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Varicose Veins

What are varicose veins?
Varicose veins are enlarged blood vessels that usually affect the veins of the leg and foot, the most visible one being the saphenous vein that runs the length of the leg, down the calf and into the foot. Spider veins are smaller versions of varicose veins that are close to the skin’s surface. They can be red or blue and may look like spiderwebs and appear on the extremities and face. Varicose veins are a common condition in the United States affecting up to 25 percent of women and 15 percent of men.

What are the symptoms of varicose veins?
The word "varicose" comes from the Latin word "varix," meaning "twisted." For most people, varicose or spider veins are a cosmetic problem, although more advanced varicose veins can cause legs to ache or swell. Aching, a sense of heaviness, or pain in the legs can also be a foreshadowing of heart disease or worsening problems with circulation. If left untreated, varicose veins may lead to serious complications such as phlebitis (inflammation of the veins), skin ulcers, and blood clots.

What are the causes of varicose veins?
Both varicose and spider veins tend to run in families. More common in women, this structural weakness predisposes a person to varicosities when veins are subjected to increased pressure over time. The weakening occurs in the valves that line the walls of veins. These valves work to prevent blood from flowing backward as it moves up the body towards the heart. When pressure is high, valves are disrupted, and a backflow of blood pools and distends the vein causing it to enlarge.

The occurrence of varicose veins increases with age and weight. Veins that enlarge during pregnancy tend to improve afterward. Among women, the hormonal changes associated with puberty, pregnancy and menopause can increase the risk of developing varicose or spider veins, as can birth control pills or other drugs containing estrogen and progesterone.

If you’re fair skinned, you may develop spider veins on the face as a result of sun exposure. Patients with acne rosacea can also experience this.

Constipation is one of the leading causes of varicosities. Straining to have a bowel movement can close off venous return through the deep leg veins and divert it to the superficial veins of the lower extremities.

What is the conventional treatment of varicose veins?
Once the condition develops, physicians advise patients to avoid prolonged standing, elevate legs when seated, keep bowels soft and regular and conscientiously use elastic support stockings if standing is necessary.

Conventional medical and surgical treatments are invasive and often not successful. The most common treatment is sclerotherapy, an office procedure that works for both varicose and spider veins. A saline solution injected into the vein causes its walls to stick together and seal shut. Other veins take over the blood circulation. You may need several treatments depending on how extensive the affected area, but you should be able to resume your normal activities immediately.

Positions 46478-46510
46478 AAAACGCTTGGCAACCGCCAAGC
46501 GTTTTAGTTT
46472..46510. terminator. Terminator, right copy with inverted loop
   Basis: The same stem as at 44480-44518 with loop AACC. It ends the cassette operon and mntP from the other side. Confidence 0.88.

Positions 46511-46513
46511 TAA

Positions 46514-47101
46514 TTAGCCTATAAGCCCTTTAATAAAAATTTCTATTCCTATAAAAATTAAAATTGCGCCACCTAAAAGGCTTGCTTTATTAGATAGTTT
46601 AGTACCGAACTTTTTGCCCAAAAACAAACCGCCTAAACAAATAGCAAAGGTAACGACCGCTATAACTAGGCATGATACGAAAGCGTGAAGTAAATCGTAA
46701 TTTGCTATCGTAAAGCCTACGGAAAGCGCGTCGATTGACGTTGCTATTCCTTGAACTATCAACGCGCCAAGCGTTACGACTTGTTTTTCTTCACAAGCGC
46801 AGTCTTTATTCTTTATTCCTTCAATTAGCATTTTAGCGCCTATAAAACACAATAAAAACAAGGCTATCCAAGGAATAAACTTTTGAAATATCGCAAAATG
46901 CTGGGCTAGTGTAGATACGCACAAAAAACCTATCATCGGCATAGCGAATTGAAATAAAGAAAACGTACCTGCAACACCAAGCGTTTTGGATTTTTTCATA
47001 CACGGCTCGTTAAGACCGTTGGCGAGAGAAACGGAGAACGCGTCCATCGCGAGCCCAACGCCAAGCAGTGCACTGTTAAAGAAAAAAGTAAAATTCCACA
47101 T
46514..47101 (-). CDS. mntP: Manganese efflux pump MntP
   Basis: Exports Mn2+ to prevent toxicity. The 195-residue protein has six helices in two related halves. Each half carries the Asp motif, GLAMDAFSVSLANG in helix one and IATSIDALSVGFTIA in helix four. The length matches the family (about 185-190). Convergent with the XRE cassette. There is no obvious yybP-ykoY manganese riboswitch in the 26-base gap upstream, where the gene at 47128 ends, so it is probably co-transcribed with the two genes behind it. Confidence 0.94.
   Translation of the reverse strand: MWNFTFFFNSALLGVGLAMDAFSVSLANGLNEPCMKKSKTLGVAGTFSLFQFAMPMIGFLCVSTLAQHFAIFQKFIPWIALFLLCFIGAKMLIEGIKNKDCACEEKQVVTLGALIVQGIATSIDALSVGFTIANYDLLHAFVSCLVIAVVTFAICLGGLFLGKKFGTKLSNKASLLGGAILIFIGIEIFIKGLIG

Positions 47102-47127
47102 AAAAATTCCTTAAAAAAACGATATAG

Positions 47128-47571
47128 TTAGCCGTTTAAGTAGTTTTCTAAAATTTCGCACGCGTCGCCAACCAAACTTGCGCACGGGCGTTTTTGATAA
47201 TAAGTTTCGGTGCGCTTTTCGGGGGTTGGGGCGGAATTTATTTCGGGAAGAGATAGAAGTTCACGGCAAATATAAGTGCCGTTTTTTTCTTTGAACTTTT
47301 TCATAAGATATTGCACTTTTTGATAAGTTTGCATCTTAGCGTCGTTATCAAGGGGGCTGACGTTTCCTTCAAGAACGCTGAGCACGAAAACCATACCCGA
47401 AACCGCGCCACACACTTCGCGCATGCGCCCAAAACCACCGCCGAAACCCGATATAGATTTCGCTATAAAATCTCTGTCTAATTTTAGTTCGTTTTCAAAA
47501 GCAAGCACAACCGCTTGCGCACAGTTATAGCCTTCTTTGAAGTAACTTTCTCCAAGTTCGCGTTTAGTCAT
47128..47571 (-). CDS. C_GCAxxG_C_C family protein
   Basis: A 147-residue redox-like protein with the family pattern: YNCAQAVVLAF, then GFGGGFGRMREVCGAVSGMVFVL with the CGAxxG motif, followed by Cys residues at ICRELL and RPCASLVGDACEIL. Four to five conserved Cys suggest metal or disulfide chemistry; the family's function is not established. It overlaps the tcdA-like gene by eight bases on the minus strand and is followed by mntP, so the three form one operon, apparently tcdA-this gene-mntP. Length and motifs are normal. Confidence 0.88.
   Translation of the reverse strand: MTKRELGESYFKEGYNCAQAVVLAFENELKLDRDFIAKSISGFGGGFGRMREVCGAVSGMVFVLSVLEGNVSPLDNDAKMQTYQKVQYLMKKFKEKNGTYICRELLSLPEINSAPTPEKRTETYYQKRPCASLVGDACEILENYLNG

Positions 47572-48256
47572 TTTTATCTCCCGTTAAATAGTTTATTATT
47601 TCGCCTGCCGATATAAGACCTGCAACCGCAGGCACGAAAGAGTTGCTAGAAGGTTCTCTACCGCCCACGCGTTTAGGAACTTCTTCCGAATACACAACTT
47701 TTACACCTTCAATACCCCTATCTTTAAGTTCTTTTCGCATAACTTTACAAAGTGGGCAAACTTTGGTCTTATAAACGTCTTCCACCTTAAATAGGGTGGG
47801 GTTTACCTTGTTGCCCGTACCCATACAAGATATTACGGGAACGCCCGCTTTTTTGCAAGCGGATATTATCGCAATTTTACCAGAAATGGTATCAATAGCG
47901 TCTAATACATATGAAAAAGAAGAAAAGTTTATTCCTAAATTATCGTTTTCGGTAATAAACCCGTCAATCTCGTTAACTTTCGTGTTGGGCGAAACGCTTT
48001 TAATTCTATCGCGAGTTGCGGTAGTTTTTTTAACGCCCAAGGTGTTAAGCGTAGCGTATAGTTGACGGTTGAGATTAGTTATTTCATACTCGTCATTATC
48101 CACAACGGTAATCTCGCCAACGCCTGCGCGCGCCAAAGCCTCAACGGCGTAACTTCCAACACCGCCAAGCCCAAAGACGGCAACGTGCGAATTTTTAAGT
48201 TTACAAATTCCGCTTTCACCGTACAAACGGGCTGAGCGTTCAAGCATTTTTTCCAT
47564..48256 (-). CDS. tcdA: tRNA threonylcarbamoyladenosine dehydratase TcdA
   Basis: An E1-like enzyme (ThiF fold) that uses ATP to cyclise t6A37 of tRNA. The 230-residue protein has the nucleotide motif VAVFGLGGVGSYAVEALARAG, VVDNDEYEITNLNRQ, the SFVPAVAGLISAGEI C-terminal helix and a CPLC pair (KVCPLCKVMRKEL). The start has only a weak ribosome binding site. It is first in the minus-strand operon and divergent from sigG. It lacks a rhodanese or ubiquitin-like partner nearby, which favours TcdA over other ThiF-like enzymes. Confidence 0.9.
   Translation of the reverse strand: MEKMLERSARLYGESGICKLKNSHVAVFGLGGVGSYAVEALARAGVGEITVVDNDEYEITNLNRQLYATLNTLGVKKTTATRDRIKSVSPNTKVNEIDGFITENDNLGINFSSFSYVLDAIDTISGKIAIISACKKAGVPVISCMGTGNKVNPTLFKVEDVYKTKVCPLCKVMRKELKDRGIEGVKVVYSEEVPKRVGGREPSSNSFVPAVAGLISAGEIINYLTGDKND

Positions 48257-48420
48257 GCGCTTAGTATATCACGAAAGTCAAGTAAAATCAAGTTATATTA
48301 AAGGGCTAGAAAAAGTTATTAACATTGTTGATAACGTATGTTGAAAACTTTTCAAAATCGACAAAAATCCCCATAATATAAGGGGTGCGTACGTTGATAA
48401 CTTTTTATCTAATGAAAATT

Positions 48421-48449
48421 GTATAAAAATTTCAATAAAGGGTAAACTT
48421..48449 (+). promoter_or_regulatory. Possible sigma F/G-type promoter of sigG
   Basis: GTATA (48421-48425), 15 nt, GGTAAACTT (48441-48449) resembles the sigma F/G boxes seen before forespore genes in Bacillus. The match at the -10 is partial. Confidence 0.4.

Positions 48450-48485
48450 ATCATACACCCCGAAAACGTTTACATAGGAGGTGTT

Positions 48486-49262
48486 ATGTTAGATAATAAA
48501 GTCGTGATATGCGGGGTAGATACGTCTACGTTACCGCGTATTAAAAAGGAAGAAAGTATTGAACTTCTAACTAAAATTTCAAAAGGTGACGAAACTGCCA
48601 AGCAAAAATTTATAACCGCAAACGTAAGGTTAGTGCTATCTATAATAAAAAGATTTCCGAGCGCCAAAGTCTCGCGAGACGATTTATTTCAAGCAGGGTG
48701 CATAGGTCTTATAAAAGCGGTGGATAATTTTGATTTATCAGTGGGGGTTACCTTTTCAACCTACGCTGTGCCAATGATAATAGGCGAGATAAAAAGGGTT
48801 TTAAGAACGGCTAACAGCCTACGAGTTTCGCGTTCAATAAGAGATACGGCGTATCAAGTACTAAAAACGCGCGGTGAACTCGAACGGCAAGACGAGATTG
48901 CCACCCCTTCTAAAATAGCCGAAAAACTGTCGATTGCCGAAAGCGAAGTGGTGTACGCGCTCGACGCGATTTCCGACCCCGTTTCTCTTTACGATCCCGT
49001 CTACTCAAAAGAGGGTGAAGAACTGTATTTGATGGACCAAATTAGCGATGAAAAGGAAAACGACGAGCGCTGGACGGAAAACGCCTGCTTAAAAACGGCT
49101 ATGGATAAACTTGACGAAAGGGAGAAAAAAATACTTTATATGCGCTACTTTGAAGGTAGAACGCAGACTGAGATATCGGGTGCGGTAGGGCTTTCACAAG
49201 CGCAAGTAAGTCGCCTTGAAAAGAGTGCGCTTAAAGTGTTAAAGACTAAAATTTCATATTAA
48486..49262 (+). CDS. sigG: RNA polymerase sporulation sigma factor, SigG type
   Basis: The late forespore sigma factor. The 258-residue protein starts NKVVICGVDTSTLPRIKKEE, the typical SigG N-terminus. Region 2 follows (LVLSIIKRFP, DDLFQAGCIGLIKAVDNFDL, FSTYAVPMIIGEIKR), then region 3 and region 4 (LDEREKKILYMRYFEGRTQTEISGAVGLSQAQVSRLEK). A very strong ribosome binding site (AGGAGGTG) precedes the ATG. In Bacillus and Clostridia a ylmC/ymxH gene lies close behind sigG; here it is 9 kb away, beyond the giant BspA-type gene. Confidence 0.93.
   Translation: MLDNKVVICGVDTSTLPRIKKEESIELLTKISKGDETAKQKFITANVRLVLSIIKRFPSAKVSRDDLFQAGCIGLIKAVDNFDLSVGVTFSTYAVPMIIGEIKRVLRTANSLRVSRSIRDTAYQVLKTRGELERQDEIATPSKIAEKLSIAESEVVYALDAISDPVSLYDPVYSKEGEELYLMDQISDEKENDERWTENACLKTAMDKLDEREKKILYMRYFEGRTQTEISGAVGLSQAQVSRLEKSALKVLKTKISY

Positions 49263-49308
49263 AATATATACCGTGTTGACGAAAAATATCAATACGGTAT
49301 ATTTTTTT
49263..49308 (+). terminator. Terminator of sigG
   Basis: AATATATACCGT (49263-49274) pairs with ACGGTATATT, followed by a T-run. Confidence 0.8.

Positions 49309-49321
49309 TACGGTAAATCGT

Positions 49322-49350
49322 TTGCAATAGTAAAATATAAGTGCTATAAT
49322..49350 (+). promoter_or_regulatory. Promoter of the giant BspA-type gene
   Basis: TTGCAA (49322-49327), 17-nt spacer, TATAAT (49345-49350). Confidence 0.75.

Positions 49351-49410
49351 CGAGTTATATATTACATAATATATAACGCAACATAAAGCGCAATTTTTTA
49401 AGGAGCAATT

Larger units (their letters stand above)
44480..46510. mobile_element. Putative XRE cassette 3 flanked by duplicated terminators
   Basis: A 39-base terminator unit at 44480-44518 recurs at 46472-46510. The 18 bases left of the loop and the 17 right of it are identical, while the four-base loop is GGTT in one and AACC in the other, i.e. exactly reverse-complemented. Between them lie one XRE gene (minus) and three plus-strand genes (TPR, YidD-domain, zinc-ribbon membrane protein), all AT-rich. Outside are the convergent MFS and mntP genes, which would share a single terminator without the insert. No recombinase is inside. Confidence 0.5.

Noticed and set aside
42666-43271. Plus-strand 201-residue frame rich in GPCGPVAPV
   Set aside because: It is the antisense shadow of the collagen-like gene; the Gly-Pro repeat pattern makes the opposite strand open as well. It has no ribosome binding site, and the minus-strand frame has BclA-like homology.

Laser light can also be used to collapse and seal larger veins, as can radiofrequency energy that heats the affected vein causing it to collapse and seal itself shut. Both techniques are office procedures that require local anesthesia. Very large veins may require surgical removal.

What therapies does Dr. Weil recommend for varicose veins?
The best preventive measure is maintaining fitness. A combination of regular aerobic and strength-training workouts helps to keep muscles and their supporting venous structure strong and elastic. Remaining generally active – walking and bicycling to fulfill daily tasks rather than driving, for example – also helps support vein structure and function, and can help in maintaining normal weight.

Avoid either sitting or standing for long periods of time, and try to elevate your legs when resting. If you have to stand or sit for a long time, wear elastic support stockings or periodically get up and walk around. A low salt, high fiber diet can help, too (salt can cause water retention and swelling, and insufficient fiber increases the risk of constipation).

Grape seed extract is commonly prescribed in France for varicose veins and other vascular problems. It contains powerful antioxidant compounds called oligomeric proanthocyanidins (OPCs), which have been found in lab and animal studies to make blood vessels more elastic and also less likely to leak fluids that cause the leg swelling often associated with varicose veins.

In addition, the natural product Dr. Weil generally recommends for varicose veins is horse chestnut seed extract (HCSE), a remedy popular in Europe that is believed to work similarly to grape seed extract but that has been more extensively studied. The major active ingredient in HCSE is believed to be the compound escin, which appears to help support normal vessel-wall functioning. Horse chestnut is primarily used as a topical application. It is sometimes sold under the name Escin.

This herbal remedy is much better known in Europe than in America, but creams containing it are becoming available here. European doctors also prescribe Escin internally, but because of potential toxicity in the processing of extracts from the nuts and seeds, only topical use is recommended in the U.S.